Furthermore, there’s no pagination. I can’t hit ‘next page’ at the bottom and fish through a bunch of search pages to find something interesting – my navigation through the results is entirely dependent on the timeline interface. Such an interface will and does entirely outwit Outwit, which can normally follow ‘next’ links to scrap date from an entire search. I doubt it knows how to deal with the stupid timeline interface.

After all this searching and frustration, I’m left with this question:

What has happened to our web history?
The web is mutable, yes, but there’s an awful lot of fire-and-forget content that, generally speaking, hangs around for years. Individual blogs may come and go, but overall there’s a huge pool of blog content out there. Same for news. Twitter is a slightly weird case because it’s a single service with a huge archive of historically interesting data which it isn’t letting just anyone get at. Not even scholars. Twitter may have given its archive to the Library of Congress, but even that’s going to be limited access if their blog post is anything to go by:

In addition to looking at preservation issues, the Library will be working with academic research communities to explore issues related to researcher access.  The Twitter collection will serve as a helpful case study as we develop policies for research use of our digital archives. Tools and processes for researcher access will be developed from interaction with researchers as well as from the Library’s ongoing experience with serving collections and protecting privacy and rights.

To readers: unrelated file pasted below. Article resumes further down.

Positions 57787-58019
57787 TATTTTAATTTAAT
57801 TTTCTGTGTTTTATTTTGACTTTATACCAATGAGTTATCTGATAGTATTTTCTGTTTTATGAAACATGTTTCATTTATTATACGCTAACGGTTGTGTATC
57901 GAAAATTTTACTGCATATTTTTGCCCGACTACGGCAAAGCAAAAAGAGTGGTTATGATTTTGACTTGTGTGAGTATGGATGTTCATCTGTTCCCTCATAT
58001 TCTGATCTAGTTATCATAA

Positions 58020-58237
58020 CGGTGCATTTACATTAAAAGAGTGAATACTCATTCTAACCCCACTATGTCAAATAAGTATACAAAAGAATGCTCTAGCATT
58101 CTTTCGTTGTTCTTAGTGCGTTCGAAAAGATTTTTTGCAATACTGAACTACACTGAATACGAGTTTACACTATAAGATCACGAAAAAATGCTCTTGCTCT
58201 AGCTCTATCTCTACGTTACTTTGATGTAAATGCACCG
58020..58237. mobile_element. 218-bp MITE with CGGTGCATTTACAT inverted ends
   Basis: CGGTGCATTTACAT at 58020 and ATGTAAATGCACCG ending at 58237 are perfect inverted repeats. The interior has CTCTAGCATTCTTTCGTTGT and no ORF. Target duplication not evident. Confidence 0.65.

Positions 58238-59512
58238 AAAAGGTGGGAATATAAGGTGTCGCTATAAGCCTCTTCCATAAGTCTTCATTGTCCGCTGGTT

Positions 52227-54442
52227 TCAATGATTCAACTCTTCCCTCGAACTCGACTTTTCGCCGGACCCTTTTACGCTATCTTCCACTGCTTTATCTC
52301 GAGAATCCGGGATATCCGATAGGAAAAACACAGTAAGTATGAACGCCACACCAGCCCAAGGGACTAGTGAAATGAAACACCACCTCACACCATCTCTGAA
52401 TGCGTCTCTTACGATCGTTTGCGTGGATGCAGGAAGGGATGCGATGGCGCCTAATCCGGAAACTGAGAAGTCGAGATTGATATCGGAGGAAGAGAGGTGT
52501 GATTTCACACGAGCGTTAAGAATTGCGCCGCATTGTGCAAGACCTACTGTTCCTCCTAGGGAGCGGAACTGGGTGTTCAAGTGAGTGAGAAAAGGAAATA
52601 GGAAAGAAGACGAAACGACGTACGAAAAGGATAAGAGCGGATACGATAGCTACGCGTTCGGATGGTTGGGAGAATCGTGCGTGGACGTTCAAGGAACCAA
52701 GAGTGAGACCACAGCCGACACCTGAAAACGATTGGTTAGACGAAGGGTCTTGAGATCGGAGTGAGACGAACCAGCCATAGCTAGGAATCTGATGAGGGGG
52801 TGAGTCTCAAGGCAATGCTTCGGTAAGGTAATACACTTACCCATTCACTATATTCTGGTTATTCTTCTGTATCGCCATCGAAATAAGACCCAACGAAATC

The Library is not Twitter and will not try to reproduce its functionality.  We are interested in offering collections of tweets that are complementary to some of the Library’s digital collections: for example, the National Elections Web Archive or the Supreme Court Nominations Web Archive. We will make an announcement when the collection is available for research use.

I’m not an academic researcher, so whether I’d even get access to the archive for research is up in the air. (I can’t find any updates as to the availability of Twitter’s archive via the Library of Congress, so if anyone has info, please leave a comment.)

I think we have two problems here, one already briefly mentioned above.

1. Google has pwned search
For years, Google has been the dominant search engine, and in some ways they’ve paid a price for this as publishers of all stripes have climbed on the Google haterz bandwagon. My suspicions are that Google’s fuzzy search results are a sop to the news industry, because Google should be capable of producing a rich and valuable search tool that allows the user to see whatever data they want to see, in whatever layout they want. Maybe, after all the stupid shit the news publishers have thrown their way, Google thinks that building in failure to their news search product will insulate them from criticism from the industry.